SANTA ANA (AP) — A federal appeals court secretly overturned the death penalty for a Southern California man who has spent nearly three decades on death row and is the subject of an online petition to free him.
Kenneth Clair was convicted for the 1984 murder of a babysitter in Santa Ana and sentenced to death in 1987. In March, the 9th U.S. Circuit Court of Appeals upheld his conviction but overturned his death penalty, citing incompetence by his defense attorney, the Orange County Register reported this week.
On Friday, Orange County prosecutors said they wouldn’t challenge the decision or retry the penalty phase of the case, meaning Clair now will serve a sentence of life without possibility of parole.
“We made this decision months ago in consultation with the state attorney general’s office,” Senior Deputy District Attorney Scott Simmons told the paper, citing the age of the case and difficulty in locating witnesses.
The three-judge panel sealed the record of the decision because of concerns that Clair, who is at San Quentin State Prison, might be attacked in prison because of his history, the paper said.
Clair was convicted of killing Linda Faye Rodgers, 25, in the Santa Ana house where she was a live-in babysitter. Rodgers, who had cerebral palsy, was sexually assaulted, tied up and gagged, stabbed in the neck and back with a kitchen knife, beaten on the head with a pipe and strangled with her own clothing.
Rodgers’ young daughter and four other children were in the home during the attack.
Clair, who had an armed robbery conviction in Louisiana and had recently spent six years in California prison for purse snatching, was living at the time in an abandoned house next door.
He had been arrested on suspicion of stealing $450 from Rodgers’ home a week earlier and was released by police only hours before the killing.
In overturning the death penalty, the appellate panel said Clair’s attorney provide a “woefully incompetent” defense, interviewing him only once. The panel said his attorney failed to present evidence that Clair was repeatedly raped while in prison, which might have swayed the jury’s compassion.
Julian Bailey, now an Orange County Superior Court judge, conceded in court documents that he failed to prepare properly for the penalty phase in his first death penalty case “because of a combination of inexperience and overconfidence,” according to the appellate ruling.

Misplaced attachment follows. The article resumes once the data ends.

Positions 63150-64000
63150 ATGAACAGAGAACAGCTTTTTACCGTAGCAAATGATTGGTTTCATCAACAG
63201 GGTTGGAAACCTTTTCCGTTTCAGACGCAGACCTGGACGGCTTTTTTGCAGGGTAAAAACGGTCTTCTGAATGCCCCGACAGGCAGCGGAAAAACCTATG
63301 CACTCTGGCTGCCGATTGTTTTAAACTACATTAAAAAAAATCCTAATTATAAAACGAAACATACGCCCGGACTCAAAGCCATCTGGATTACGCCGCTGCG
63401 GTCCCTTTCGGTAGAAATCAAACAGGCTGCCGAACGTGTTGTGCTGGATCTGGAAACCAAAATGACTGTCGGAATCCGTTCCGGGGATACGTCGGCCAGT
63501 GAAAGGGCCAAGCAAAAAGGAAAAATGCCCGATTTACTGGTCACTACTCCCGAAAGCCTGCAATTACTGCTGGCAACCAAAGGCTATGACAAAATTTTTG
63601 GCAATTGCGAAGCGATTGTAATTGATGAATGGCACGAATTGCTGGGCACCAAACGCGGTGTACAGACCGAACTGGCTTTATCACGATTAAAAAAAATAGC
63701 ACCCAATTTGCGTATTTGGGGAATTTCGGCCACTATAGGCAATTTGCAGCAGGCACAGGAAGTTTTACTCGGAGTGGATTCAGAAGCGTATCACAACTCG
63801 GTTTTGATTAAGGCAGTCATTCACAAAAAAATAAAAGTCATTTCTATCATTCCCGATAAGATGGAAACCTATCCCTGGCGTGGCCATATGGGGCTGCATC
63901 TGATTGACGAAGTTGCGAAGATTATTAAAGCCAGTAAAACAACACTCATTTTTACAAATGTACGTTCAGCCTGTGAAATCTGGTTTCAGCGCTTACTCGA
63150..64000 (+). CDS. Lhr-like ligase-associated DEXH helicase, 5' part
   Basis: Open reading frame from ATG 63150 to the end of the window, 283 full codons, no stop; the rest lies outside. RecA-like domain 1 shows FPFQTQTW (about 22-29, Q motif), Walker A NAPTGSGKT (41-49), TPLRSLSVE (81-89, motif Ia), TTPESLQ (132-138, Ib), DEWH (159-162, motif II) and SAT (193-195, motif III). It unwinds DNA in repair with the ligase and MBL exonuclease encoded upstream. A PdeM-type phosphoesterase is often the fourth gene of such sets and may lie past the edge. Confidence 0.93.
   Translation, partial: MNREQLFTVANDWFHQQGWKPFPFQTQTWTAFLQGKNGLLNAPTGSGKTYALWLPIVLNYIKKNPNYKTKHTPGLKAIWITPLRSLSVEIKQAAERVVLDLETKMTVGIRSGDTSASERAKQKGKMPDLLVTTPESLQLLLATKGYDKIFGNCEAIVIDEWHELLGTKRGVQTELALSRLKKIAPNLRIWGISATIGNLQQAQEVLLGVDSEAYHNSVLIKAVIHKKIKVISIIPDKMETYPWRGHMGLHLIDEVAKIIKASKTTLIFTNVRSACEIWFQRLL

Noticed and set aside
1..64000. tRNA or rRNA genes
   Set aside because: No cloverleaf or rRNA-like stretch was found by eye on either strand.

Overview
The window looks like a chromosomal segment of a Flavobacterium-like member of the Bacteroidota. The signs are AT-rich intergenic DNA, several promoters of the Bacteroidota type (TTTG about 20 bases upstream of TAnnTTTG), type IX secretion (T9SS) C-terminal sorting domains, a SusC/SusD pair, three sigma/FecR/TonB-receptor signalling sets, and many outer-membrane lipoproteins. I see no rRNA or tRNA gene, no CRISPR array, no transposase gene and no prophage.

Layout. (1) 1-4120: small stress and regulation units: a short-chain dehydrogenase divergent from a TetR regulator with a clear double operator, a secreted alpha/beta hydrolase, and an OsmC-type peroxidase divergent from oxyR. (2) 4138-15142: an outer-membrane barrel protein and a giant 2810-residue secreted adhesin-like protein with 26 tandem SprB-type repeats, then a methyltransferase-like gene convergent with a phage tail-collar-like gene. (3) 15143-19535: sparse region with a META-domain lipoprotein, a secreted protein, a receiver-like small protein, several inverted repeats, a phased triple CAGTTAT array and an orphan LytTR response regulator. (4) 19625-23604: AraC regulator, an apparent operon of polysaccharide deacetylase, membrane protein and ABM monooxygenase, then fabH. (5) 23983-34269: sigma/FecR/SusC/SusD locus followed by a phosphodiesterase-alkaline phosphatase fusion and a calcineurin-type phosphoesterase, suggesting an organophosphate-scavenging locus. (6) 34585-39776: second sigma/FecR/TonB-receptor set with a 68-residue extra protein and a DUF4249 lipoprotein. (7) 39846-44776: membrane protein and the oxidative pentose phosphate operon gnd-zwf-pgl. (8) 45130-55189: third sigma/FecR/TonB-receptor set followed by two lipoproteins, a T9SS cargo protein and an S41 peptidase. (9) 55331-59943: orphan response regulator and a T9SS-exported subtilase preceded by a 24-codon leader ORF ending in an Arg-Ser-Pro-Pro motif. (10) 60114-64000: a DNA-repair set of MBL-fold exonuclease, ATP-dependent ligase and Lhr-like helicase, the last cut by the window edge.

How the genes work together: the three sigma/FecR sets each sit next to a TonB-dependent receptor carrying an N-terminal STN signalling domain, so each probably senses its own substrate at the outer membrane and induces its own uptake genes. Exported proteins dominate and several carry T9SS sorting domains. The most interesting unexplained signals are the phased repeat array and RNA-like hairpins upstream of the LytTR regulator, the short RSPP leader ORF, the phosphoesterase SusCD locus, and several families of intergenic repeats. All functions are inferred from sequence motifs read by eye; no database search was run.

The court also noted conflicting DNA evidence uncovered since his trial. In 2008, prosecutors said tests they ordered indicated that Clair wasn’t the source of male DNA found on the victim’s body and a glove.
C. J. Ford, a private investigator hired by Clair, has argued for Clair’s innocence for more than a decade. In November, he started an online petition that has drawn 152,000 signatures. It calls on prosecutors to turn over the DAN evidence to the defense.
Ford plans to take the petition to District Attorney Tony Rackauckas, he said Friday.
“He didn’t commit the crime, so he shouldn’t be in jail for life,” Ford said. “The DA doesn’t have a case. Period. They don’t want to go back to court and lose.”
A message left for John Grele, who led Clair’s defense team at the time the DNA evidence was tested, wasn’t immediately returned Saturday.
Prosecutors and Bailey, Clair’s former defense lawyer, have said there was plenty of circumstantial evidence tying him to the killing.
Clair’s former girlfriend, Pauline Flores, told police she saw him with jewelry and other items that Rodgers’ roommates reported missing after the killing — although she later recanted much of her testimony.
She also had a recorded conversation with Clair in which she repeatedly tried to get him to confess to killing Rodgers.
At one point, Clair said: “They can’t prove a ... thing, not unless you open your ... mouth.”